You are it! The growth of products and services from what used to be called an ad specialty jobber is significant. When I joined this industry in 1968 as a “jobber”, my oods and services were very limited. ASI’s supplier members were my feeding tube. I am a lot older and don’t need a feeding tube, but you do. From jobbers we became distributors, from distributors we became consultants. From specialties we became (to some people) promotional products.
In recent times we have begun to use “bling”, “swag” (abbreviated BS), and a few other stereotype names for our goods and services. The Swag Bag and the word “swag” have become fashionable because the media calls it such when the bags are filled with giveaways at the Oscars. Once again, we need to look at our products and services today. I doubt whether anyone reading this exclusively sells BS. I doubt that everything you do is branding. So, who are we? We are more than we can say in a two-minute elevator speech. We are, in fact, “agencies”. We are partners with our clients in many different ways. We help our customers ARMER their relationships with the two key assets – their employees and their customers/community. We are their source for Appreciation, that could be called BS because gifts, and rewards fit into this category. We are the source for Recognition as plaques, trophies, certificates etc., fit into this category. Don’t you dare call an award that has been earned BS. It is a very personal accomplishment. We are the source for Motivation, getting internal or external people to do what a business needs them to do. We are a source for Education assistance in helping an organization communicate themes and information on anything from health to safety, job performance and such. We are the source for Reinforcement of whatever a company needs. It could be a branding, it could be a message, it could be a campaign. Virtually every product or piece of BS can be used for this.
Still, nothing puts it all into a bottle. We do so much more, and it continues to be difficult to label. So, once again, I fall back to a moniker I have touted for decades. It is specific yet vague. It is intellectually stronger than BS. It is open for interpretation and extension. It can cover a lot of applications.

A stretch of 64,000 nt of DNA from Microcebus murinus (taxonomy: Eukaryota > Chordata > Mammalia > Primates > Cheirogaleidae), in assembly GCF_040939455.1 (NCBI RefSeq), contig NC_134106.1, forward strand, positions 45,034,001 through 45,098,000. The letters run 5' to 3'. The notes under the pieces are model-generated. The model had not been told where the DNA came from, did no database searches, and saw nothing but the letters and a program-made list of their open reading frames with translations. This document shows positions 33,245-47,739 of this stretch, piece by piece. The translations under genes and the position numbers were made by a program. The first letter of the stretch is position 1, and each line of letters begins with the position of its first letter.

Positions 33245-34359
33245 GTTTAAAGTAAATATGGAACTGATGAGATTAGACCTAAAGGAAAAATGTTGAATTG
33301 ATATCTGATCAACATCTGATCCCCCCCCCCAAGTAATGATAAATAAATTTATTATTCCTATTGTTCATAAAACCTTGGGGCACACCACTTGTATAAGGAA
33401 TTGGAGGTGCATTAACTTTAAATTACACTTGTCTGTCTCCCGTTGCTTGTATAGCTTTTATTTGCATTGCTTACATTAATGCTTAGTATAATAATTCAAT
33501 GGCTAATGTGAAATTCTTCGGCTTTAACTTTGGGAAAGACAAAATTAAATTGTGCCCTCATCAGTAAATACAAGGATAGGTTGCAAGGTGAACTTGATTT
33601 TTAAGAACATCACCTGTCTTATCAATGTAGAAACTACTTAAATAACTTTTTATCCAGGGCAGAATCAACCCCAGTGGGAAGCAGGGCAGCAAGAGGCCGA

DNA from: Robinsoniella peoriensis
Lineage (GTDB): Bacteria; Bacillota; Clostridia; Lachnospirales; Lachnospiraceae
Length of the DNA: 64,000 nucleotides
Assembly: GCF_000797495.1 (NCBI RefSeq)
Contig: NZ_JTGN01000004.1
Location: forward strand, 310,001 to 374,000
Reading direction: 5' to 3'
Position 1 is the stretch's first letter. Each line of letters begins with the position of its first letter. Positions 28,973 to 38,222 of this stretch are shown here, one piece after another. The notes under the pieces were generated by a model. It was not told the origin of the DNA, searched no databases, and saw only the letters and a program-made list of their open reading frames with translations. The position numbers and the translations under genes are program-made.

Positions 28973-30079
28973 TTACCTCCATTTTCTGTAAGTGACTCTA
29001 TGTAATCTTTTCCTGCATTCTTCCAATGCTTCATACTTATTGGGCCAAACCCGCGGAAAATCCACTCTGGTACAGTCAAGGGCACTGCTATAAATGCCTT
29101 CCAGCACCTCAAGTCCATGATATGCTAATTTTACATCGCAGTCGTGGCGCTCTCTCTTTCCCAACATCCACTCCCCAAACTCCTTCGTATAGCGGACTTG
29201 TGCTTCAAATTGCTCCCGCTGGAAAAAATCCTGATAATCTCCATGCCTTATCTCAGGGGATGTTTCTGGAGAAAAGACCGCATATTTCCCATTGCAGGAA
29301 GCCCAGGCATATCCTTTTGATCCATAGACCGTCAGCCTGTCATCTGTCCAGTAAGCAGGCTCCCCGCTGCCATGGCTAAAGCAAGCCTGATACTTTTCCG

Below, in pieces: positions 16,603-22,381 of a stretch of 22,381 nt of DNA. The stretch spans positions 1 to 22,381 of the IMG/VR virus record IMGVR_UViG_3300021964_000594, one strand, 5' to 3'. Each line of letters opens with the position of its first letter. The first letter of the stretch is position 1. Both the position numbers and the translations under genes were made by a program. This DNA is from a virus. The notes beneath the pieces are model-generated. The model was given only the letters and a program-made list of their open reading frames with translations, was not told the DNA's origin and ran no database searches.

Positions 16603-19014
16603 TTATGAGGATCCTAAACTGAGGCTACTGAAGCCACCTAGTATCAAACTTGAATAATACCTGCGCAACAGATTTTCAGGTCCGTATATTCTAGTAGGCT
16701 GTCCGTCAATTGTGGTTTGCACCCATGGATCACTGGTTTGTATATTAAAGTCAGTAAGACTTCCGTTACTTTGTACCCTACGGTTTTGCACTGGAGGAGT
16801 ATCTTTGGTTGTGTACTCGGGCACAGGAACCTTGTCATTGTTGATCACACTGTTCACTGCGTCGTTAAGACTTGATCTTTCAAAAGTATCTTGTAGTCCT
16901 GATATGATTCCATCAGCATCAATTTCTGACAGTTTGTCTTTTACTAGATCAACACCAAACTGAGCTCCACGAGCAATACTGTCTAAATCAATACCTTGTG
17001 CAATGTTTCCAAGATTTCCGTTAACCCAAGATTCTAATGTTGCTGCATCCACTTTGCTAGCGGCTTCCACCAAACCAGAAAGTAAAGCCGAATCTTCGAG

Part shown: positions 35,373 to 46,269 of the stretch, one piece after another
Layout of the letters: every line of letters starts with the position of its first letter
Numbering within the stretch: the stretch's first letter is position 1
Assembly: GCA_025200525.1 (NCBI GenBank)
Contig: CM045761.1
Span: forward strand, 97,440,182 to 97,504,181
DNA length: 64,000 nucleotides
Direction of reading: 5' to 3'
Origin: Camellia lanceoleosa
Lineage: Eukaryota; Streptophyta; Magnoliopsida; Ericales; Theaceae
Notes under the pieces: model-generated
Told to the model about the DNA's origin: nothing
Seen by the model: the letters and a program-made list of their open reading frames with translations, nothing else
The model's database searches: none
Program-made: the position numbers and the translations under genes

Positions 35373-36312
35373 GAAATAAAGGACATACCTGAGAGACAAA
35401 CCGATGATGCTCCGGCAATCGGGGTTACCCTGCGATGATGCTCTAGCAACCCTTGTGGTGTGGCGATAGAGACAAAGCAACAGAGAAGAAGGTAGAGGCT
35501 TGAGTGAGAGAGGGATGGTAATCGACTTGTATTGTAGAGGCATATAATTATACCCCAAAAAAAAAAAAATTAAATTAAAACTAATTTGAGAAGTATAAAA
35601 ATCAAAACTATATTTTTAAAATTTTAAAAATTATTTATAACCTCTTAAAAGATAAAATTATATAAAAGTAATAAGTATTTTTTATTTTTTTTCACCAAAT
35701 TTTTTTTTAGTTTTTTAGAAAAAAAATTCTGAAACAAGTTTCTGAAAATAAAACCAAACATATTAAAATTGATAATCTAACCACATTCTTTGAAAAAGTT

We are “promotion agencies”. Our expertise is in people. We know how to make them perform, we know how to make them satisfied, we know how to build their self-esteem, their knowledge. So, it is about people not products. I write this because of a recent conversation with the owner of a large 25-year-old company in our business. She has been using “A Promotional Agency” for years. She wanted to change it a bit. She loved the cache, but felt she needed to clearly identify with trends. She discarded BS as too “demeaning” (she felt this was a synonym for chachkas, tchotchkes or however you want to spell it), but she loved the word branding. Her tag line is a now “A Promotion & Branding Agency”. I am in. That is a good extension. Both are words that describe a function, not a product or market specific. Both allow her to build a story when she is asked, “who are you and what do you do?” That’s specific, yet vague. A prospect will understand the words but need an explanation that is directed to their needs. Promote our service award program, brand your company, promote safe work habits, brand your apparel. Promote your school, brand your pride merchandise. There it is - the next step in identifying ourselves in the marketplace. 4Imprint positions their company as BS. You can, too, but think about how you want to be perceived and how to measure it in the types of clients you serve and the services you want to offer.
Joel D. Schaffer, MAS is CEO and Founder of Soundline, LLC, the pioneering supplier to the promotional products industry of audio products. Joel has 48 years of promotional product industry experience and proudly heralds “I was a distributor.” He has been on the advisory panel of the business and marketing department of St. John’s University in New York and is a frequent speaker at Rutgers Graduate School of Business. He is an industry Advocate and has appeared before the American Bankers Association, American Marketing Association, National Premium Sales Executives, American Booksellers Association and several other major groups. He has been a management consultant to organizations such as The College Board and helped many suppliers enter this industry. He is a frequent contributor to PPB and Counselor magazines. He has facilitated over 200 classes sharing his industry knowledge nationwide. He is known for his cutting humor and enthusiasm in presenting provocative and motivating programs. He is the only person to have received both the Marvin Spike Industry Lifetime Achievement Award (2002) and PPAI’s Distinguished Service Award (2011). He is a past director of PPAI and has chaired several PPAI committees and task forces. He is a past Chair of the SAAGNY Foundation, Past President of SAAGNY and a SAAGNY Hall of Fame member. He was cited by ASI as one of the 50 most influential people in the industry.